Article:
European scientists have teamed from imec, KIT and ZSW to fabricate a thin-film solar module (lab) stack made up of perovskite and Copper Indium Gallium Selenide (CIGS) with a conversion efficiency of 17.8%, which surpasses the highest efficiencies of separate perovskite and CIGS modules.
Using a semi-transparent perovskite module as the top stack, light with lower energy passes through and is harvested in the bottom CIGS cell module. The stacked module (3.76cm2) is claimed to implement a fully scalable device concept which features a monolithic interconnection scheme, using seven and four module cell stripes respectively. The result is a reduction of area loss of less than 8% for both technologies.
Dr. Tom Aernouts, head of thin-film PV research at imec said, “This result was achieved through close and intricate collaboration leveraging the expertise of the three partners. Imec’s expertise in perovskite technology was underscored by the use of a perovskite top module in these stacked solar modules.”
According to Dr. Ulrich Paetzold, head of the research group at KIT, this result is just a starting point, with more exciting results to come in the next years such as perovskite/CIGS multi-junction solar modules surpassing efficiencies of 25%.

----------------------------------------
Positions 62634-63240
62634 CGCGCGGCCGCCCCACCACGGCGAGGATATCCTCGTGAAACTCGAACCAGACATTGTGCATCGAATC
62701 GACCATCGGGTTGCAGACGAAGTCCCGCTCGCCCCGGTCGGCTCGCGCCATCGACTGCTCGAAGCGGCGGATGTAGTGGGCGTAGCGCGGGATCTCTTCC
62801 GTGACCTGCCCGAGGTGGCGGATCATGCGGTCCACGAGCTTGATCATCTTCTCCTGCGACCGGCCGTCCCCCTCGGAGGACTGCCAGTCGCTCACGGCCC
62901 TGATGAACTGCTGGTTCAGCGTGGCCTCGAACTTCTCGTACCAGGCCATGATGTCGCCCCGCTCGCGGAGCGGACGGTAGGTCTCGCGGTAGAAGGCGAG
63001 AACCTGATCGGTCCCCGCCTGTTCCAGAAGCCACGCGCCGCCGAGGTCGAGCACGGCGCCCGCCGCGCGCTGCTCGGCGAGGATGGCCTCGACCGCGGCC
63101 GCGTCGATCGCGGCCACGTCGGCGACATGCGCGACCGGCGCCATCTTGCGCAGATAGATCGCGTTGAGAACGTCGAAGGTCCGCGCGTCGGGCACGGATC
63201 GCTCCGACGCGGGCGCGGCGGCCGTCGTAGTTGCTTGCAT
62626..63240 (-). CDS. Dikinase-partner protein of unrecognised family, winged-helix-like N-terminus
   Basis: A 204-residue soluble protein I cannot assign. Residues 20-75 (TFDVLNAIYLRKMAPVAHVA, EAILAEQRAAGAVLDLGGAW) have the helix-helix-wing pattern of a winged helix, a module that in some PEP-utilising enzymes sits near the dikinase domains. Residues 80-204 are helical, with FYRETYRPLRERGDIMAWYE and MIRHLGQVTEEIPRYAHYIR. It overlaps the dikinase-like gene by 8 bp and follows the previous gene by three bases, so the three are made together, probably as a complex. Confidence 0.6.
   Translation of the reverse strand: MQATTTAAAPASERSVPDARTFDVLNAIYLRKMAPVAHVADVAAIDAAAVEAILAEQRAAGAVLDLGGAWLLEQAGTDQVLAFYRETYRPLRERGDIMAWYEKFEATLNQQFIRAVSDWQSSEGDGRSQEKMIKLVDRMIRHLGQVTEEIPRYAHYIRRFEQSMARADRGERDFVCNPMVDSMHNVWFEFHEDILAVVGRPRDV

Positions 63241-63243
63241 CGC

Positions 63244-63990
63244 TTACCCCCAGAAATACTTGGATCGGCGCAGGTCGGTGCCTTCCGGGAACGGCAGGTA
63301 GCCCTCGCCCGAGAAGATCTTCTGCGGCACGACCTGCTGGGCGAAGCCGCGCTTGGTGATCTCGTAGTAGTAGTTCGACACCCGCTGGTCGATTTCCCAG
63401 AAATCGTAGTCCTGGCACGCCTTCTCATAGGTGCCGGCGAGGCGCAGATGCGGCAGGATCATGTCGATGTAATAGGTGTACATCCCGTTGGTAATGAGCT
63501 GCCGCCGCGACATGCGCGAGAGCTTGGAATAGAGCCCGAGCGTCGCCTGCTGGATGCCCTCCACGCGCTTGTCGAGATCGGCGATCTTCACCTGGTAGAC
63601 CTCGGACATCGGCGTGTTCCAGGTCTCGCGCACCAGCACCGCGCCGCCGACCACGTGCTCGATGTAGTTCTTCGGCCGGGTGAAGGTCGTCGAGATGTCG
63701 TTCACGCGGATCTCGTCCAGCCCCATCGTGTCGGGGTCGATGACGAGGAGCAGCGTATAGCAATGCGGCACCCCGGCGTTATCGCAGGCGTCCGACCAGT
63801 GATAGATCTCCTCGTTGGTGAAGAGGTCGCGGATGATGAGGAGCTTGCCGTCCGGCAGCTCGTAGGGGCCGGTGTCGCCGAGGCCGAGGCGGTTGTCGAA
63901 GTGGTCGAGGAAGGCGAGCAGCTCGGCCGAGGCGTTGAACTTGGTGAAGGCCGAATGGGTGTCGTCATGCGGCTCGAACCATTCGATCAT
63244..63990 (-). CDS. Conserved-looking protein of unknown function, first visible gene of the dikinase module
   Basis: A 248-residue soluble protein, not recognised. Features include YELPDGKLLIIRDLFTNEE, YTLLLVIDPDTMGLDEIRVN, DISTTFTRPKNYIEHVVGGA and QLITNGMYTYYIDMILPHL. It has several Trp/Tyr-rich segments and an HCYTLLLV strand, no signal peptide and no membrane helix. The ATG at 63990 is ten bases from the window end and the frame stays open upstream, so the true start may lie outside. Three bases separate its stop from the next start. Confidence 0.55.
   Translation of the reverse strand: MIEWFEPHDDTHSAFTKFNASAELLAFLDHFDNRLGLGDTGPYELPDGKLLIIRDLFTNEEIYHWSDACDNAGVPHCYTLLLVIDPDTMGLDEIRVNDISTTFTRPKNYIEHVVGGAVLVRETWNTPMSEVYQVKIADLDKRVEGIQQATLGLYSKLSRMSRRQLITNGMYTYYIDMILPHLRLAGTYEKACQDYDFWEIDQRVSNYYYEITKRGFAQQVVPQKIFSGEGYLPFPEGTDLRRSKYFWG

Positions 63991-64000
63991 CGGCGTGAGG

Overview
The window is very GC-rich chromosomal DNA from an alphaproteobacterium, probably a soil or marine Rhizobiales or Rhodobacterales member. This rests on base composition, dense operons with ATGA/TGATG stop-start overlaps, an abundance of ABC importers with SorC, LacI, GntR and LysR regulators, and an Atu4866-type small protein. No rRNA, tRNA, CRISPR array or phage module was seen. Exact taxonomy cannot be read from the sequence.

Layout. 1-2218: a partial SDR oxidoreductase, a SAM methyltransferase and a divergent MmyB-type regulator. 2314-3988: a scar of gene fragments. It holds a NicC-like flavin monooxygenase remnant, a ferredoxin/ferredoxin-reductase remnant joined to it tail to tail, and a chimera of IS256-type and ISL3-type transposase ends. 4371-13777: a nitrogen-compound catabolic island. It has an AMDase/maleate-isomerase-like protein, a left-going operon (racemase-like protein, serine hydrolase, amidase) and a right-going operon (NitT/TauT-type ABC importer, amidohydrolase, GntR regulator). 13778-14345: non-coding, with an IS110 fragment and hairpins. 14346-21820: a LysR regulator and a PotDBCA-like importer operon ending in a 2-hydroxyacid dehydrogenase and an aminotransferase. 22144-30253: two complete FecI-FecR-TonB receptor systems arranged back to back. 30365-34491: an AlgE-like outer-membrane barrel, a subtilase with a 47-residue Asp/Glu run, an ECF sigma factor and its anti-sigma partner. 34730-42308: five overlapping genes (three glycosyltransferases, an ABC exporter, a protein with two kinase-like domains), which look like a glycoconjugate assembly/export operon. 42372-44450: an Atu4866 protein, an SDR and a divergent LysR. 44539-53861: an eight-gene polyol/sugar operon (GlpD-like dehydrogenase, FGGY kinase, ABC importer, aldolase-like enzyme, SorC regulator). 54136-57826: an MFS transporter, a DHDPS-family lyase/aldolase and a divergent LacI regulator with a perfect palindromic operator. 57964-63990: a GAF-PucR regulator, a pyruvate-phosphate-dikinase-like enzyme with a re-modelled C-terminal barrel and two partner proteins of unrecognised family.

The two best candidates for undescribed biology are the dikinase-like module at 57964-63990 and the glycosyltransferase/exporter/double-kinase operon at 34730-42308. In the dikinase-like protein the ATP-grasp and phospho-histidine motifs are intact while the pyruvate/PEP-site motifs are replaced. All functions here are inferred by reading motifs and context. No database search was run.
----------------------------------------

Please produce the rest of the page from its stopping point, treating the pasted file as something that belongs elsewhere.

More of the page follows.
The Helmholtz Young Investigator group of Dr. Paetzold is focusing on the optics in multi-junction perovskite solar modules and will develop further specialized nanophotonic materials for these devices.
Prof. Dr. Michael Powalla, member of the board and head of the Photovoltaics Division at ZSW added. “This success is an elegant way of combining the advantages of two highly advanced thin-film technologies. It will contribute greatly to ever more cost-efficient solar power for the customer.”
ZSW holds the current world record for CIGS solar cells at 22.7%.
The module and technical details will be presented to the research community at the PSCO-2016 in Genova, Sept. 26 by Dr. Tom Aernouts, imec; Dr. Ulrich Paetzold, KIT; and Dr. Erik Ahlswede, ZSW.